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Plasma astrophysics

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A field of physics that is growing in interest worldwide that tackles such astrophysical phenomena as the source of violent space weather and the formation of stars.

A better way to simulate accretion of the supermassive black hole at the center of the Milky Way is developed by PPPL and Princeton scientists

Scientists at Princeton University and the U.S. Department of Energy’s (DOE) Princeton Plasma Physics Laboratory (PPPL) have developed a rigorous new method for modeling the accretion disk that feeds the supermassive black hole at the center of our Milky Way galaxy. The paper, published online in December in the journal Physical Review Letters, provides a much-needed foundation for simulation of the extraordinary processes involved. 

Magnetic reconnection research sheds light on explosive phenomena in astrophysics and fusion experiments

Scientists are closer than ever to unraveling a process called magnetic reconnection that triggers explosive phenomena throughout the universe.  Solar flares, northern lights and geomagnetic storms that can disrupt cell phone service and black out power grids are all set off by magnetic field lines that converge, break apart and violently reconnect in ways that are not fully understood.

Magnetic reconnection research sheds light on explosive phenomena in astrophysics and fusion experiments

Scientists are closer than ever to unraveling a process called magnetic reconnection that triggers explosive phenomena throughout the universe.  Solar flares, northern lights and geomagnetic storms that can disrupt cell phone service and black out power grids are all set off by magnetic field lines that converge, break apart and violently reconnect in ways that are not fully understood.

PPPL and Princeton researchers propose an explanation for the mysterious onset of a universal process

Scientists at the U.S. Department of Energy’s (DOE) Princeton Plasma Physics Laboratory (PPPL) and Princeton University have proposed a groundbreaking solution to a mystery that has puzzled physicists for decades. At issue is how magnetic reconnection, a universal process that sets off solar flares, northern lights and cosmic gamma-ray bursts, occurs so much faster than theory says should be possible.

PPPL and Princeton researchers propose an explanation for the mysterious onset of a universal process

Scientists at the U.S. Department of Energy’s (DOE) Princeton Plasma Physics Laboratory (PPPL) and Princeton University have proposed a groundbreaking solution to a mystery that has puzzled physicists for decades. At issue is how magnetic reconnection, a universal process that sets off solar flares, northern lights and cosmic gamma-ray bursts, occurs so much faster than theory says should be possible.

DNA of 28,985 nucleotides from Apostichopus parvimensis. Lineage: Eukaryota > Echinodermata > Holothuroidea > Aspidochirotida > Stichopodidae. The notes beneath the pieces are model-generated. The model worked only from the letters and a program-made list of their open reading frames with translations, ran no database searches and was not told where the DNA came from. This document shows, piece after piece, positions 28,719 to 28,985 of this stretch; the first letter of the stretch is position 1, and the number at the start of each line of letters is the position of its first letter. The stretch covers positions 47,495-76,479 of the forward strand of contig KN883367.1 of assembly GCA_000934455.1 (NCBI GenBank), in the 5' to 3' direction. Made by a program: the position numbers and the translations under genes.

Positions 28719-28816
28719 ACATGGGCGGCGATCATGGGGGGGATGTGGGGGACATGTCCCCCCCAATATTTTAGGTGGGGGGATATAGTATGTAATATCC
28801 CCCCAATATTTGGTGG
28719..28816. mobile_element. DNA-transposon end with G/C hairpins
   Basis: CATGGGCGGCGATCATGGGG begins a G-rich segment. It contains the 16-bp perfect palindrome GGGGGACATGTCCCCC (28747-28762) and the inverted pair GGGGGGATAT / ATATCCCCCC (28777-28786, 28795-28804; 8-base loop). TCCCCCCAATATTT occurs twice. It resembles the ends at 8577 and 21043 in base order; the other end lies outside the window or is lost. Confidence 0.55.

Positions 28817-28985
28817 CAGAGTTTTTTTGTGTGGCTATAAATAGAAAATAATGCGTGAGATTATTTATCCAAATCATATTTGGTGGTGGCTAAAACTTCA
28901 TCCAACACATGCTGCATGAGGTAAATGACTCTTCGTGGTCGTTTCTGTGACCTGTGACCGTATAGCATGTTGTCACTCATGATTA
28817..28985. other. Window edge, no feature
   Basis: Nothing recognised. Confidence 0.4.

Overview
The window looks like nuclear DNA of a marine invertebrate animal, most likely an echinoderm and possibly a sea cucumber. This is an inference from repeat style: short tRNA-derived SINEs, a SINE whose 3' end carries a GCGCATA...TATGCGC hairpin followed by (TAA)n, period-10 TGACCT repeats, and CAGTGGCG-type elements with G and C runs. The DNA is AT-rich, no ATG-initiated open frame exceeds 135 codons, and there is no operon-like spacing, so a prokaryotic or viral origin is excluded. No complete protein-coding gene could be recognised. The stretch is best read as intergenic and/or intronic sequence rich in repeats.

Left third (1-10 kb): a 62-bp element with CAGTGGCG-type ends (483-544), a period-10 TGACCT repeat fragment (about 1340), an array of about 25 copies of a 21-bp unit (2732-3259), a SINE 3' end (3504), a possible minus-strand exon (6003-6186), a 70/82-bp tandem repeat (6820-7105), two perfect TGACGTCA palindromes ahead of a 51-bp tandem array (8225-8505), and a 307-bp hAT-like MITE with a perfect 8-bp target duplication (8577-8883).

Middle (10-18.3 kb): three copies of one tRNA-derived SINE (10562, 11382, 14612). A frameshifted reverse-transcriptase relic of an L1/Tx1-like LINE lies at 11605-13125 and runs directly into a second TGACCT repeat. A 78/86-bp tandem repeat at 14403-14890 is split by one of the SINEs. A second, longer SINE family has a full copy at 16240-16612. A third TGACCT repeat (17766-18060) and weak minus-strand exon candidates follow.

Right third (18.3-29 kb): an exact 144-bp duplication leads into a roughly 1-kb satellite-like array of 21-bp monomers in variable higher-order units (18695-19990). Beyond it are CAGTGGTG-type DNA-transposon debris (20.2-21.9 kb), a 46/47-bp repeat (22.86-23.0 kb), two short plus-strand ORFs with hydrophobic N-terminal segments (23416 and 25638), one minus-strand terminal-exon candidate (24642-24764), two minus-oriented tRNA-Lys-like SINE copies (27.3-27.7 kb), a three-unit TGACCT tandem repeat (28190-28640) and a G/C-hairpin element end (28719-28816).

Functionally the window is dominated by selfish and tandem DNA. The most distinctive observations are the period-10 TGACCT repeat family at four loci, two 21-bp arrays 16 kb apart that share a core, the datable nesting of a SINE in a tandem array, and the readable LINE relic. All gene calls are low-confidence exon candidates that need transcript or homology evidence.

COLLOQUIUM: Solving magnetic reconnection, one plasmoid at a time

Magnetic reconnection is a central problem of plasma physics, key to a wide range of phenomena, from astrophysics (flares, jets, dynamo) to the laboratory (e.g., the sawtooth and tearing instabilities in magnetic fusion).

Throughout the last decade, the prolific combination of experiments, analytical theory and state-of-the-art simulations has delivered a radical overhaul of our understanding of reconnection. This talk aims to overview some of this recent progress, discuss its implications and reflect on future directions for the field.

Structure-preserving Geometric Algorithms & Exascale Computing

It is difficult for the standard numerical algorithms currently adopted by the plasma physics community to meet the long-term accuracy and fidelity requirement in large-scale numerical studies of multi-scale, complex dynamics of plasmas in space and laboratory. To overcome this difficulty, researchers have been actively developing a new generation of numerical algorithms that preserve the geometric structures, such as the symplectic structure, of theoretical models in plasma physics.

New books by PPPL physicists Hutch Neilson and Amitava Bhattacharjee highlight magnetic fusion energy and plasma physics

Magnetic fusion energy and the plasma physics that underlies it are the topics of ambitious new books by Hutch Neilson, head of the Advanced Projects Department at PPPL, and Amitava Bhattacharjee, head of the Theory Department at the Laboratory. The books describe where research on magnetic fusion energy comes from and where it is going, and provide a basic understanding of the physics of plasma, the fourth state of matter that makes up 99 percent of the visible universe.

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Princeton Plasma Physics Laboratory is a U.S. Department of Energy national laboratory managed by Princeton University.

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